When we went to New York, I had done this show at a First Look, a studio series with Neighbourhood Dance Works, and it was well-received, got great feedback. I was past the phase for an actor or musician where you’re it’s all ‘in your head,’ where you still have to think as you’re performing and you’re not just able to let yourself go with it.

But in New York, it was like becoming a vessel, and the story was coming through me. Grammy was close.

I find it very moving to do this piece, because I know Grammy so well. After the First Look, after the first show, the next day I had to call her. I just had to call her and talk to her.

And then she had a stroke the next week, after I came back.

It’s hard to think about when she won’t be there.

Hm.

So you must be thinking about that in the piece as well.

Yes. Yes, yes.

There’s a moment where, for me—I don’t know if it comes through to the audience, but I’m doing a jig, and then the jig breaks down into a heartbeat and then it stops.

And that’s a moment for me. When the music’s gone.

•••

How did you go about putting this together?

Working in the studio with Jo I would tell a story and then she would say “get up and do the dance of the day. Close your eyes and just start moving.”

And it was really great. The movement that came out was often unexpected. Something in the movement would trigger something in the story would trigger something in the movement…

How far away is the full show from being finished?

I’m still in the middle of it, still trying to understand what it all means.

But you’ve been working on this for a long time…

Really, this winter was the first time I did a big chunk of work on the actual show because I’ve been going through all the pregnancies.

This summer I will finish it and do the full show in the fall.

What is interesting too, is that as a mother I’m doing better work than I ever have. Partly because my free time is so limited, I have to be so efficient.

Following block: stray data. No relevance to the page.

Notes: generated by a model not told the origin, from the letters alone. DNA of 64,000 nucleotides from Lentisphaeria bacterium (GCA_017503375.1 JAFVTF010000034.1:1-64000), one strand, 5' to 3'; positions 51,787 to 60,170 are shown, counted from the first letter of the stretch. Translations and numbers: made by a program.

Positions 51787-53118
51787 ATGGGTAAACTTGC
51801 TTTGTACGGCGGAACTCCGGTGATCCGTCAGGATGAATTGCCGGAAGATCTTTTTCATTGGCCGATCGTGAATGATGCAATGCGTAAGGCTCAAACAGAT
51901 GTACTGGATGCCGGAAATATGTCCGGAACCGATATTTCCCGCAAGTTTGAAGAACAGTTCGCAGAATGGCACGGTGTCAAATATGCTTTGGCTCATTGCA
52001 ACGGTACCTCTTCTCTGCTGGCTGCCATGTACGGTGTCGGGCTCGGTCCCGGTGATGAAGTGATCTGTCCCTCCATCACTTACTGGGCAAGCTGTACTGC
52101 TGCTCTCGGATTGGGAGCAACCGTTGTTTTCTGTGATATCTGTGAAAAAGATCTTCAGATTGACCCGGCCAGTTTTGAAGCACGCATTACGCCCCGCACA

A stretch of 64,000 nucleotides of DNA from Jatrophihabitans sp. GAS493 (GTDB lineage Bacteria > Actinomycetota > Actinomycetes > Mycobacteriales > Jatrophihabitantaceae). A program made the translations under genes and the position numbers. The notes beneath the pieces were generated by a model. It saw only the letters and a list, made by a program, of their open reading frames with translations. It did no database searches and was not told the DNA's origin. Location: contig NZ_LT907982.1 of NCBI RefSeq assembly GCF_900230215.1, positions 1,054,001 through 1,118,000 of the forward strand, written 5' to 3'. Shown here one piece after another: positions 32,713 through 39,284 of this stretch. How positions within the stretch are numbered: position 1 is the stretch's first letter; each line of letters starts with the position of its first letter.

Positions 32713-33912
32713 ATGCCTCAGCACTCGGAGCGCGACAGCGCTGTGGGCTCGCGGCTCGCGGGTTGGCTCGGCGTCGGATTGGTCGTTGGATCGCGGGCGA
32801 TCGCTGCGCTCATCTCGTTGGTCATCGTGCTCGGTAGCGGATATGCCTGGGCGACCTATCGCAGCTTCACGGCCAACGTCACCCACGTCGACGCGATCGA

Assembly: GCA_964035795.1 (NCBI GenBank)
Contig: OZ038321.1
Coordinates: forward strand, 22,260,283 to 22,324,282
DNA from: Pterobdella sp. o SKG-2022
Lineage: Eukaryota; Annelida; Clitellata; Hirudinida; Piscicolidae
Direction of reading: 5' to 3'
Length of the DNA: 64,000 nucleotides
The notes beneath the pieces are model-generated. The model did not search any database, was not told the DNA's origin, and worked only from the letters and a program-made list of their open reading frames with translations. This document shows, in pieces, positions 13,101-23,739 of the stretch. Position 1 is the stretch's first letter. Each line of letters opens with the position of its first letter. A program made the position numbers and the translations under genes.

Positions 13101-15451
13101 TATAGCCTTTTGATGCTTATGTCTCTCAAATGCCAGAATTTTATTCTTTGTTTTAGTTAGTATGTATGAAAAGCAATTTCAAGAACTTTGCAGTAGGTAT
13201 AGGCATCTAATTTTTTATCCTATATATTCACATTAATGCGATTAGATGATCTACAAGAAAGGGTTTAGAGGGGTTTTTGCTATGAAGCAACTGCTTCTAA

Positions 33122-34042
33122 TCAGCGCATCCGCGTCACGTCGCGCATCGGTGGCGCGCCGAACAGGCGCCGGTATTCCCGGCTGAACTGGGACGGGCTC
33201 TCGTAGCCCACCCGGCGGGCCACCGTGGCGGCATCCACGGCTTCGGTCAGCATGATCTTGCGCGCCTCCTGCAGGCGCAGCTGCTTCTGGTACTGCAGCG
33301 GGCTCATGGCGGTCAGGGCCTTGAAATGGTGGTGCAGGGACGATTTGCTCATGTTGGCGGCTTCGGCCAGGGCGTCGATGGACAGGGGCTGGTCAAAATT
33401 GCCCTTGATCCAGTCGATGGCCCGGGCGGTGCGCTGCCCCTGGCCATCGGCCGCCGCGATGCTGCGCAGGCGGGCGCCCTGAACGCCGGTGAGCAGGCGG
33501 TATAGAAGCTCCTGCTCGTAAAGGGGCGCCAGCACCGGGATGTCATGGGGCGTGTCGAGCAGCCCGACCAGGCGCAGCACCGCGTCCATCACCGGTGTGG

When you have the time to work, you work. You don’t lollygag around. And you’re so “in your heart” anyway, because of this connection with this little being.

That really helps.

•••

So Grammy has two other big stories she tells about her life. Three in total. One about moonshine, and one about some kids whose mother died and their father abandoned them. He was an alcoholic. There were about eight of them between the age of two and fourteen and they lived in the woods for a while. And Grammy’s dad built a shack next door to their house for them to live in. …But it’s so great, when she tells this story, it’s about the music they would play together. She would go over and they’d sing and play music on accordion.

Her moonshine story, she worked hard making moonshine to make money to send to her husband who was in the sanatorium in St. John’s so she could send him razors and cigarettes. He was in the sanatorium for TB.

But the cops caught her and took away her moonshine.

I asked her, “Grammy, were you scared at all?”

“No I wasn’t scared, me. …But then after the cop left I fell down behind the wood stove, my fingers turned blue and I passed out!”

[laugh]

She’s a bit dramatic sometimes.

Louise Moyes will be presenting Florence for the Festival of New Dance at the LSPU Hall, Tue, May 22 & Wed, May 23. For tickets, call 753-4531

On Mother’s Day, May 13, Louise will be performing excerpts from four different shows related to motherhood, include a traditional folk tale, and vignettes from women around Newfoundland and Labrador at The Rooms. Families welcome.